If you think that amateur boxing never sold tickets, read this article. On March 17, 1972, Madison Square Garden hosted the Golden Gloves and 20,000 people filled the building. They went wild when a local kid named Gerry Cooney won the middleweight title. It was St. Patrick’s Day, Cooney was of Irish ancestry and about 800,000 New Yorkers have Irish blood, but that doesn’t justify all that enthusiasm. Cooney’s power and personality were the reason for it. As a matter of fact, when “Gentleman” Gerry became a professional in the heavyweight division, huge crowds followed him wherever he went. And Cooney disappointed the faithful, collecting an impressive series of knockouts.
Between 1977 and 1981, Cooney won 25 consecutive bouts, 22 within the distance (21 KOs and 1 by disqualification). Among his victims were three very dangerous opponents: Jimmy Young (put to sleep in four rounds), Ron Lyle and Ken Norton (both lasted less than one round).
Those triumphs granted Cooney a shot at WBC heavyweight champion Larry Holmes. Once again, the “Gentleman” had a hand at breaking many records held at that time. On June 11, 1982 at Caesars Palace in Las Vegas, over $8 million in tickets were sold. ABC TV paid $ 3,000,000 to broadcast the fight billed Pride and Glory. It made big news outside the boxing community too. Time magazine put Gerry Cooney and Sylvester Stallone on its cover with these words: Heavyweight Hits! Boxing scores one-two punch at the box office: Gerry Cooney fighting champ Larry Holmes in Las Vegas and Sylvester Stallone fighting his own legacy in Hollywood. President Ronald Reagan even built a direct phone-connection between the White House and Cooney’s hotel room. Reagan wanted to be the first one to congratulate Cooney for his victory. It never happened because Larry Homes won by TKO 13.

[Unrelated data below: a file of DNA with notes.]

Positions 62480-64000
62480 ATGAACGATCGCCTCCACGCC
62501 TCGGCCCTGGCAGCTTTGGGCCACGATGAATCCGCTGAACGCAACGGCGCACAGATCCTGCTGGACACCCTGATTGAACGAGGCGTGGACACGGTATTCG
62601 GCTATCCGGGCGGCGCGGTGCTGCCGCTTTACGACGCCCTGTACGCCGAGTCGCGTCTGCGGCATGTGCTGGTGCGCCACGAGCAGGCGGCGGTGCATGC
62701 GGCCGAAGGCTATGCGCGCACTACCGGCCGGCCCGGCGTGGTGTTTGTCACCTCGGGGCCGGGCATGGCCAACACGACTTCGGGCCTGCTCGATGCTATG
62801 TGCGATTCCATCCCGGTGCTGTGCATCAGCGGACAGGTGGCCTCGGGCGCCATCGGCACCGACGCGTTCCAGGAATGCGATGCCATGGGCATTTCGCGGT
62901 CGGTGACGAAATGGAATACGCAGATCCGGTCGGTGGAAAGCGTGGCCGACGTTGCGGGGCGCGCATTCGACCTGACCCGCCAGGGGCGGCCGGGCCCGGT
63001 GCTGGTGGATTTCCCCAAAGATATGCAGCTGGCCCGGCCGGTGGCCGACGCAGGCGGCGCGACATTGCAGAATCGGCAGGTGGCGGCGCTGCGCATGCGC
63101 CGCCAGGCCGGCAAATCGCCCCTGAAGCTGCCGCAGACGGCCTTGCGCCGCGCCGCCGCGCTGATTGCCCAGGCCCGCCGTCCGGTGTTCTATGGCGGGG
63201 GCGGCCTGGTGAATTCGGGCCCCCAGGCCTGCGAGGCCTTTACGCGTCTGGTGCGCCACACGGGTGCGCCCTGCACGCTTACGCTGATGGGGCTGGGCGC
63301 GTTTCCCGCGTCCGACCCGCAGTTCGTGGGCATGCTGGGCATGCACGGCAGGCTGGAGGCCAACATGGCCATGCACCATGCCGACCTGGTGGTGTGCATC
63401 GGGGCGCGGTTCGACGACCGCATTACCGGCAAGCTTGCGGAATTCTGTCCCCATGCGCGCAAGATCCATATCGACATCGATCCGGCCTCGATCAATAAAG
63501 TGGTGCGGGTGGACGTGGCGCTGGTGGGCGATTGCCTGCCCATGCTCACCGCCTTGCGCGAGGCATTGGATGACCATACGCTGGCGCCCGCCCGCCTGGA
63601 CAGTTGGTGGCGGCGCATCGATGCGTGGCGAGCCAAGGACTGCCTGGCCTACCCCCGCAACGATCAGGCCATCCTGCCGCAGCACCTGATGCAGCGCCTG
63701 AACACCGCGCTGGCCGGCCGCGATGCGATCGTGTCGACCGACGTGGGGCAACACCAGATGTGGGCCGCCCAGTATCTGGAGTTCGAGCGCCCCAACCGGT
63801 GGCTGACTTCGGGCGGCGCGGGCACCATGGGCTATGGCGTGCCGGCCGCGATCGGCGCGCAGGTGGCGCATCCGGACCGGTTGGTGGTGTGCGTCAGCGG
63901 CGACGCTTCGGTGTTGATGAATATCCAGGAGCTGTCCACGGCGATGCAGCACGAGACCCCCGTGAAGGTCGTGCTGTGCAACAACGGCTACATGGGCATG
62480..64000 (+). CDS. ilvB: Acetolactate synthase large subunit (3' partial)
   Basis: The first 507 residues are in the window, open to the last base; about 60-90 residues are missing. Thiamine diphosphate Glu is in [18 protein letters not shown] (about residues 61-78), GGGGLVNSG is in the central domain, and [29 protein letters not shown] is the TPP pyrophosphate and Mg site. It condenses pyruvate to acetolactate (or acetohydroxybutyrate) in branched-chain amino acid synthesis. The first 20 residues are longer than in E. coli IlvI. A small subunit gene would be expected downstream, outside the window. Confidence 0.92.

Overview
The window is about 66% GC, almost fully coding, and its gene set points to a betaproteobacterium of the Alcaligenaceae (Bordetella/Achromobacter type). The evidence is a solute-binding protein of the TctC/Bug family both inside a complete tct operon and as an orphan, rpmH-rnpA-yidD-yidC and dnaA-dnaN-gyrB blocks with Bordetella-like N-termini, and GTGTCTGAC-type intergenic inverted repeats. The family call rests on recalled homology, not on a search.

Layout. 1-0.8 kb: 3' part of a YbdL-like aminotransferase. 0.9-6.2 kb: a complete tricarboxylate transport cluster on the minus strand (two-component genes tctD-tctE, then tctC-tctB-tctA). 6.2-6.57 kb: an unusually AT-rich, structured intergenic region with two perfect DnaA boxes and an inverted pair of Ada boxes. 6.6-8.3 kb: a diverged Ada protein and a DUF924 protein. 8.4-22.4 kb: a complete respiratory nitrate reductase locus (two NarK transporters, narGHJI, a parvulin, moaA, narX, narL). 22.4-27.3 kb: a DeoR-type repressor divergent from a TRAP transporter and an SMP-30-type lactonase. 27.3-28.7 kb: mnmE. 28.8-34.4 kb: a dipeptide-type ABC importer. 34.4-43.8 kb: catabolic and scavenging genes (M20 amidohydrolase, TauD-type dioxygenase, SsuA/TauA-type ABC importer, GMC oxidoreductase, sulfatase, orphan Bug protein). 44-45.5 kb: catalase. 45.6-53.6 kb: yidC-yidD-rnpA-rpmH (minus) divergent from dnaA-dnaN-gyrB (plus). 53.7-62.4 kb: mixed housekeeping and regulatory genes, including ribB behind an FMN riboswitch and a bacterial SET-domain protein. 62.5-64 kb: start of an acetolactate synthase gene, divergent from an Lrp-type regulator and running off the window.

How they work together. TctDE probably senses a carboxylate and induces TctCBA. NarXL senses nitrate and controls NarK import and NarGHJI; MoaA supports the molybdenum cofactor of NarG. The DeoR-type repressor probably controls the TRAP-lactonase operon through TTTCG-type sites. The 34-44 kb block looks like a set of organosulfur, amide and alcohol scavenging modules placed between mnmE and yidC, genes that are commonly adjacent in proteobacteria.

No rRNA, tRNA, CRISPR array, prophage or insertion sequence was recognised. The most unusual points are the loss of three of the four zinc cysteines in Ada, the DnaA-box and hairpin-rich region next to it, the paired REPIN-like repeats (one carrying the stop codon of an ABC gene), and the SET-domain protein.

I always wanted to ask Cooney about his career, but didn’t know how to get him. One day I saw his photo with my good friend Joe DeGuardia and approaching him became very easy. When I called Mr. Cooney, he was willing to answer all my questions. The first one concerned his sensational three-fight winning streak against Young, Lyle and Norton. Nobody expected Cooney to win that easily because those guys were partners in boxing history. Ron Lyle built a record of 43 wins (31 KOs), 7 losses and 1 draw. He lost to Ali (KO 11) and Foreman (KO 5), but was powerful enough to twice knock down “Big” George in one of the most sensational wars of all-time. Jimmy Young defeated Ron Lyle, George Foreman and lost on points to Muhammad Ali. The Ring magazine called Young-Foreman the “Fight of the Year”. Young retired with a record of 34 wins (11 KOs), 19 losses, 2 draws and 1 NC. Ken Norton fought Muhammad Ali three times. He won the first battle and lost the others (always on points). Norton also faced Holmes and Foreman (losing both times). Norton retired with a record of 42 wins (33 KOs), 7 losses and 1 draw and the WBC belt.
That’s how Gerry Cooney routinley disposed of tough guys, and I wanted to talk about that.